Why Governments Should Attend RoboBusiness U.S. 2017

In the News
September 18, 2017

India has its “Make in India” strategy, China has “Manufacturing 2025,” and Europe has its Horizon 2020 projects. To see what the U.S. is up to, you should attend RoboBusiness U.S. next week.

These and other government initiatives reflect a new push by nations and regions to invest in, develop, and use robotics and artificial intelligence to grow their economies and geopolitical influence.

Several countries have recognized automation as crucial to their futures, so there has never been a better time for officials from around the world to pay attention to this industry. At RoboBusiness 2017 in Santa Clara, Calif., you can see firsthand how robotics, AI, and unmanned systems are taking off.

RoboBusiness U.S. is a chance for government employees to learn how these disruptive technologies work and how companies and institutions are applying them.

Without this “grassroots” knowledge, creating policies to guide or regulate robotics will be difficult. At the same time, international attendees can learn from one another how to use specific technologies in unique ways.

Here are four conference sessions that will serve as a powerful catalyst to help governments formulate or enhance their robotics and AI policies.

From the Moon to the Earth

On Wednesday, Sept. 27, Terry Fong from the National Aeronautics and Space Administration will speak in RoboBusiness’ Expo Theater. He will examine the robotics projects that NASA is working on for space exploration and how the private sector plays a role.

This may not seem relevant to most nations, but NASA has long been a symbol of what countries can achieve in science and engineering, as well as how spinoff technologies can benefit citizens back here on Earth.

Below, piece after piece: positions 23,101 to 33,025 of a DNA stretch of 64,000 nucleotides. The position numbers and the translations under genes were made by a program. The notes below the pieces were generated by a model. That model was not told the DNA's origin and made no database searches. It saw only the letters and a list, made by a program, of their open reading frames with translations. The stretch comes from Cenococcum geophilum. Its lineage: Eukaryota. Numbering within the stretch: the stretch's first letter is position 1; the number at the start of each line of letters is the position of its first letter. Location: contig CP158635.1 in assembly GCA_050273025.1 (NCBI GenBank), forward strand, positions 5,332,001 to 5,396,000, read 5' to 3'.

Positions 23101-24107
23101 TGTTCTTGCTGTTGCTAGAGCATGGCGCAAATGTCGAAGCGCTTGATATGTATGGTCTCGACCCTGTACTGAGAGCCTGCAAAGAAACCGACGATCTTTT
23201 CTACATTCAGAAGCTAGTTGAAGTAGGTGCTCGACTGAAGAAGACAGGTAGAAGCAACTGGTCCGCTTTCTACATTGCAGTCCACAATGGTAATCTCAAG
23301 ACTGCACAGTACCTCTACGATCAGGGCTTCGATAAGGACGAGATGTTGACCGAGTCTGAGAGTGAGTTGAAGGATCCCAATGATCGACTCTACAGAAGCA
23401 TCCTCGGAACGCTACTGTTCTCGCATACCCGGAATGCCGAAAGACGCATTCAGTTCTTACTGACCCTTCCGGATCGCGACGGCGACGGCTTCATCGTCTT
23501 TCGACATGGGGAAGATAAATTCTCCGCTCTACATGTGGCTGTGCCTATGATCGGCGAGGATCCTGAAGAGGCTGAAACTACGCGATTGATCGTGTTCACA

Since sending humans into orbit and beyond is difficult, expensive, time-consuming, and dangerous, robots are naturally playing a major role. This has allowed multiple nations to get involved in exploration without the training infrastructure needed for human spaceflight.

Harmonic Drive and AMS will follow with descriptions of their own work to support NASA. Understanding the ongoing role of robotics in space exploration and how it creates commercialization opportunities could help countries create their own strategies.

Protect Your IP and Get Ahead of Robotics Regulations

On Thursday, Sept. 28, this presentation in the RoboBusiness U.S. “How to Get ROI From Robotics” track will look at the need for startups and established robotics suppliers to protect their intellectual property.

In addition, there are several efforts under way to create standards for robotics operations. Different nations have different schemes, so multinationals must be prepared to comply with varied rules.

While the importance for foreign attendees and governments may not be apparent, understanding how the U.S. approaches technology regulation can serve as a model for other countries. It can also help overseas companies understand potential barriers to international trade. Both can affect the global robotics landscape.

Growing the Robotics Landscape — Regional Comparisons

Nearly every nation is working to lure robotics businesses to set up shop within its borders. Most look to Silicon Valley, but there are other approaches to stimulating robotics research and development.

For instance, the types of end users, the investment climate, and local government incentives can all create a friendly climate for the robotics ecosystem.

A conversation on Sept. 28 between representatives from host state California, Massachusetts (particularly metropolitan Boston), and Pennsylvania (Pittsburgh) should provide ideas for every government interested in benefiting from automation.

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